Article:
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Going red and green

by DR CLAUDETTE MITCHELL Wednesday, October 12 2016

STUDIES indicate the health benefits derived from antioxidants, and the non-nutritive substances – phytochemicals and dietary fibre found in plant foods can aid you in making wise food choices.

Together with the nutrients (vitamins and minerals) found in fruits and vegetables, the supply of dietary fibre from these foods are associated with reducing the risk for cardiovascular disease and obesity, along with the phytochemicals that function as antioxidants, phytoestrogens, and anti-inflammatory agents through other protective mechanisms.

Therefore, the addition of fruits and vegetables to diet can help you to maintain your health.

Colour your plate As the meal manager, consider adding more colour to the menu. Perhaps this can be done, by incorporating a variety of pulses, vegetables, fruits, grains, and grain products (oats, brown rice, couscous and so on), ground provisions, and starchy fruits such as breadfruit, plantains and green bananas in the diet; which of course may probably not only help you to meet some of your daily nutritional requirements, but also maintain nutritional status.

What can you do For today’s focus, including a mixture of red and green vegetables such as red and green sweet pepper, tomatoes, beetroot, red and green cabbage, red potatoes, red onions, radishes, spinach, pak choy, dasheen leaves, lettuce, watercress, cucumbers, green beans, celery, ochro, bitter melon (caraille), kale, collard greens and broccoli with your meal plan for breakfast, lunch, and supper are of great value.

This indicates that you may wish to consider serving a vegetable dish at each meal raw (tossed salad) or cooked vegetables as accompaniments to main entr?es such as baked chicken/fish, stew peas, or incorporate them as filling for omelets, vegetable rolls, and stuffing for baked potatoes and melongene. Moreover, for a balanced meal, you can add to the menu some fruits including watermelon, guava, citrus and banana, staples, legumes, foods from animals, and fats and oils. If this approach is used, you may probably notice that the foods you select are from the Caribbean Food Groups.

Dietary recommendations Briefly, the foodbased dietary guidelines for the English-speaking Caribbean, encouraged people to consume balanced meals, and include a variety of fruits and vegetables.

For example, in Grenada the advice is to “eat larger amounts of fruits and coloured vegetables.” For St Vincent and the Grenadines it is, “eat a variety of foods from the food groups; eat more fruits and vegetables every day.” In Dominica the aim is to “always try to eat a variety of foods every day; eat more vegetables and fruits every day.” The mission is similar for St Lucia: “always try to eat vegetables, starches, peas or beans every day; eat more vegetables and fruits every day. The goal are also similar for Barbados – “eat a variety of foods every day; eat vegetables every day; eat fruits every day; and Antigua and Barbuda: “eat a variety of foods every day; include a variety of vegetables in your daily meals and choose a variety of fruits daily.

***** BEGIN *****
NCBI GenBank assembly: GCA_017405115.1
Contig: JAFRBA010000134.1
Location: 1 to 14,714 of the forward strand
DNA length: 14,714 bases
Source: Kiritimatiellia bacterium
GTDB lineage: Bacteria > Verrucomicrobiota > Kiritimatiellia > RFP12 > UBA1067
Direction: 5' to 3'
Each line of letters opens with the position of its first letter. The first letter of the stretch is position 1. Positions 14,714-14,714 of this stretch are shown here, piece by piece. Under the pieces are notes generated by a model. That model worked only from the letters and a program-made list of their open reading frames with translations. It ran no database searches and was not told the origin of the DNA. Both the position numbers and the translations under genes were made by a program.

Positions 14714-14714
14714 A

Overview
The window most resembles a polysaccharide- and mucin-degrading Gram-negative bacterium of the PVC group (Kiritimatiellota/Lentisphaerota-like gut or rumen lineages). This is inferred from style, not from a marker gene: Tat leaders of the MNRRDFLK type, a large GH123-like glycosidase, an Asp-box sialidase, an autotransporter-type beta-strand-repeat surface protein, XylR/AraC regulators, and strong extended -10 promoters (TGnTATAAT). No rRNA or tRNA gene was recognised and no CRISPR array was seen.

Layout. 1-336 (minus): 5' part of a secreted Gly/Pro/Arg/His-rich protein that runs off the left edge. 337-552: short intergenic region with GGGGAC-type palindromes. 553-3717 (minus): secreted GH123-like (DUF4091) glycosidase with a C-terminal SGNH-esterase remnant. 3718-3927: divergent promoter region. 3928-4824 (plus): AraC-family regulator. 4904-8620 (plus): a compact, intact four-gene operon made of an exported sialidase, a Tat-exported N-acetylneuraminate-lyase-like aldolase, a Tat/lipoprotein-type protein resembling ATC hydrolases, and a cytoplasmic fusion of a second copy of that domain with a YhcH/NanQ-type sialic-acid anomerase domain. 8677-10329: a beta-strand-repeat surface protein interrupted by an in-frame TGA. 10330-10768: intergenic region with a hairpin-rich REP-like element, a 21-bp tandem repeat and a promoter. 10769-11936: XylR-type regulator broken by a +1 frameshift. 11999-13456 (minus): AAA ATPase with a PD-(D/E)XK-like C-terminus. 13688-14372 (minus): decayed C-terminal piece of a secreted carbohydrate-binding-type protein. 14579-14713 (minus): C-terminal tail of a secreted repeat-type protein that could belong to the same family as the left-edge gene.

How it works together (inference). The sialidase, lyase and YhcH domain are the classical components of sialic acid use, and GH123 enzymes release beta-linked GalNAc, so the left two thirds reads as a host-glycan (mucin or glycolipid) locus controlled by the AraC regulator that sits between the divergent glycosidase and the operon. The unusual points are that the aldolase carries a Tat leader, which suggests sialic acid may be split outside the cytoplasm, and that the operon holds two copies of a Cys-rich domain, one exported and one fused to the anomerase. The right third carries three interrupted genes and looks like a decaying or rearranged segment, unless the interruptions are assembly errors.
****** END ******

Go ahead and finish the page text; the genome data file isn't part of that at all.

From this you can conclude that when making up your plate, half of your plate should consist of vegetables, quarter staples, and quarter protein dish, and add a fruit with each meal.

Fighting diseases Vegetables and fruits are good sources of antioxidants which can aid in lowering your risk for diseases such as heart disease and cancer.

Red veggies and fruits contain these phytochemicals such as lycopene found mainly in tomato and tomato products, watermelon, guava and pink grapefruit; research indicate that lycopene aids in reducing the risk of several types of cancers such as prostate cancer.

Anthocyanins, another phytochemical is found in red onions, beetroot, red cabbage, cranberries, strawberries.

You should note that anthocyanins play a specific role in human health.

Dark green leafy vegetables contain vitamins (A, C, K, and folate), minerals (calcium, potassium, and iron), and phytonutrients – beta carotene and lutein.

Claudette Mitchell is an Assistant Professor, University of the Southern Caribbean, School of Science, Technology, and Allied Health



Chopped Veggie and Cheese Quinoa Salad

1 cup of quinoa

1.5 cups chopped cucumber

1 cup chopped tomatoes

1/2 cup small chunks of mozzarella cheese

1/3 cup italian salad dressing



Prepare the quinoa as directed on box. Let cool for 10 to 15 minutes.

Chop the tomatoes, cucumbers and cheese.

Place in large bowl.

Add in the cooled quinoa and dressing.

Toss and serve.

Makes 4 servings Whole-grain Spaghetti Tomatoes and Kale 6 oz whole-grain spaghetti 2 tbsp olive oil 1 medium red onion, thinly sliced 2 cloves garlic, chopped kosher salt and black pepper 1 bunch kale, thick stems removed and leaves torn into bite-size pieces (about 8 cups) 2 pints grape tomatoes, halved 1/3 cup chopped roasted almonds 1/4 cup grated pecorino (1 ounce), plus more for serving Cook the pasta according to the package directions. Reserve .

cup of the cooking water; drain the pasta and return it to the pot.

Meanwhile, heat the oil in a large skillet over medium-high heat.

Add the onion, garlic, . teaspoon salt, and ⅛ teaspoon pepper. Cook, stirring occasionally, until beginning to brown, 4 to 5 minutes.

Add the kale and cook, tossing frequently, until tender, 2 to 3 minutes.

Add the tomatoes and cook, tossing frequently, until the tomatoes begin to soften, 1 to 2 minutes more.

Add the kale mixture, almonds, pecorino, and reserved cooking water to the pasta and toss to combine. Serve with additional pecorino.



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